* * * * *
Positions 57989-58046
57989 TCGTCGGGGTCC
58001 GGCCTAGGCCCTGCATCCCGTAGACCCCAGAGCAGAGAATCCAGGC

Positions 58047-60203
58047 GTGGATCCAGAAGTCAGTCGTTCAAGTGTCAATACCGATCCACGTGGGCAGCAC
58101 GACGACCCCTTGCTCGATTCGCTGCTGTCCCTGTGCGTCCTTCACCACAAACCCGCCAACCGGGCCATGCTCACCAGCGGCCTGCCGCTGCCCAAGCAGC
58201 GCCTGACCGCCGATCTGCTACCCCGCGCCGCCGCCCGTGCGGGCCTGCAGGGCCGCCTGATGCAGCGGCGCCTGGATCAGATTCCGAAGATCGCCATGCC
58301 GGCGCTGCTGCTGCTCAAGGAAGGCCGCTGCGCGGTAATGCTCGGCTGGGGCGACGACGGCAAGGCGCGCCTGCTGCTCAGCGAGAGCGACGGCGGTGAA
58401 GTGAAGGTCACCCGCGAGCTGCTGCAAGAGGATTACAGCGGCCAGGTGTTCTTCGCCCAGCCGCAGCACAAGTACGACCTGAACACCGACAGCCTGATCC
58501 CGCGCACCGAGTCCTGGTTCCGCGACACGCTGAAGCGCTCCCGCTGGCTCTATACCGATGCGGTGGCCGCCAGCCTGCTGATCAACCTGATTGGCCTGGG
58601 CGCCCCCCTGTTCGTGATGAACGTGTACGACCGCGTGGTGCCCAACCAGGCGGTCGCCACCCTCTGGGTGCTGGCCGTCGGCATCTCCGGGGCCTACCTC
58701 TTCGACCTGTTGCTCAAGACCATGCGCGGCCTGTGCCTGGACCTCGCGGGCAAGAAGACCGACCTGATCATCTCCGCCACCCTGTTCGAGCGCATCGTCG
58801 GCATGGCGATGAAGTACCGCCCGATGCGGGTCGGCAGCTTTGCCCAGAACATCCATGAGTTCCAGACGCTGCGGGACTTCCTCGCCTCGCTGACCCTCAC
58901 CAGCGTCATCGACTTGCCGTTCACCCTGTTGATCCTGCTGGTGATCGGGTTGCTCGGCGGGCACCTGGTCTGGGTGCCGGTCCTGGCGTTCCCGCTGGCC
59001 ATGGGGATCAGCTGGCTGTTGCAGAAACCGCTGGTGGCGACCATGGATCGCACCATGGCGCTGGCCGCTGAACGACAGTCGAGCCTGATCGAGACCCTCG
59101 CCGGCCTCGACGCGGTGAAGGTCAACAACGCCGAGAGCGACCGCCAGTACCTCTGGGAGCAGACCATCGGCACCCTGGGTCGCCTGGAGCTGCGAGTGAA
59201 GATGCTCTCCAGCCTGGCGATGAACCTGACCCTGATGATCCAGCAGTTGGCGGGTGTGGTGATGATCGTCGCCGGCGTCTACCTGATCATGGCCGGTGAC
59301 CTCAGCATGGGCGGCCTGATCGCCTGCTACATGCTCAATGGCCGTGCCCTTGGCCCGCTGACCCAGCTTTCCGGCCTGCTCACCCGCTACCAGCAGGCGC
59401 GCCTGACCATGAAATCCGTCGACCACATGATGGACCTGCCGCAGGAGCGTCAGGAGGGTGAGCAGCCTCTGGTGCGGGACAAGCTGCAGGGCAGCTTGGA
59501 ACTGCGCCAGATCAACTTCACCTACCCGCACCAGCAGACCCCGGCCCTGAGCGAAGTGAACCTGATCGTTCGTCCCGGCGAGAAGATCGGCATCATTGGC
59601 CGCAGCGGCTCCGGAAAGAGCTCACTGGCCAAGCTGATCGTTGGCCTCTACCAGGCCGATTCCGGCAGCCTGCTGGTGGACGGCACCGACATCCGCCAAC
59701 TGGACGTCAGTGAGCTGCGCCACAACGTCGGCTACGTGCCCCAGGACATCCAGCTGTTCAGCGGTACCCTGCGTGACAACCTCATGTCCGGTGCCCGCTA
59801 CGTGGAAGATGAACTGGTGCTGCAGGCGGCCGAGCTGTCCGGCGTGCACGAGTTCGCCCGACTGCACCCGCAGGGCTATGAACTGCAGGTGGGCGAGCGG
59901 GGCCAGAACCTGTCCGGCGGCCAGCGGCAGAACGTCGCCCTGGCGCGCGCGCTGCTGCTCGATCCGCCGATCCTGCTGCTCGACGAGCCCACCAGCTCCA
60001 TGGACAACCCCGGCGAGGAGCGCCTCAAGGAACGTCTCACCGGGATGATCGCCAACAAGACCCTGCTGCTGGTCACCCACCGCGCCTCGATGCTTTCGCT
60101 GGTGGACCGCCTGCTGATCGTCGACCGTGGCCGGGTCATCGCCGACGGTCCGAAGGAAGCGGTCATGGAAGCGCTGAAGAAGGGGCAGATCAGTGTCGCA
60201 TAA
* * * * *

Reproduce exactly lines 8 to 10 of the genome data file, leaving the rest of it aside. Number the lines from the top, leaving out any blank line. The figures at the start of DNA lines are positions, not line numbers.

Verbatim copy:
58301 GGCGCTGCTGCTGCTCAAGGAAGGCCGCTGCGCGGTAATGCTCGGCTGGGGCGACGACGGCAAGGCGCGCCTGCTGCTCAGCGAGAGCGACGGCGGTGAA
58401 GTGAAGGTCACCCGCGAGCTGCTGCAAGAGGATTACAGCGGCCAGGTGTTCTTCGCCCAGCCGCAGCACAAGTACGACCTGAACACCGACAGCCTGATCC
58501 CGCGCACCGAGTCCTGGTTCCGCGACACGCTGAAGCGCTCCCGCTGGCTCTATACCGATGCGGTGGCCGCCAGCCTGCTGATCAACCTGATTGGCCTGGG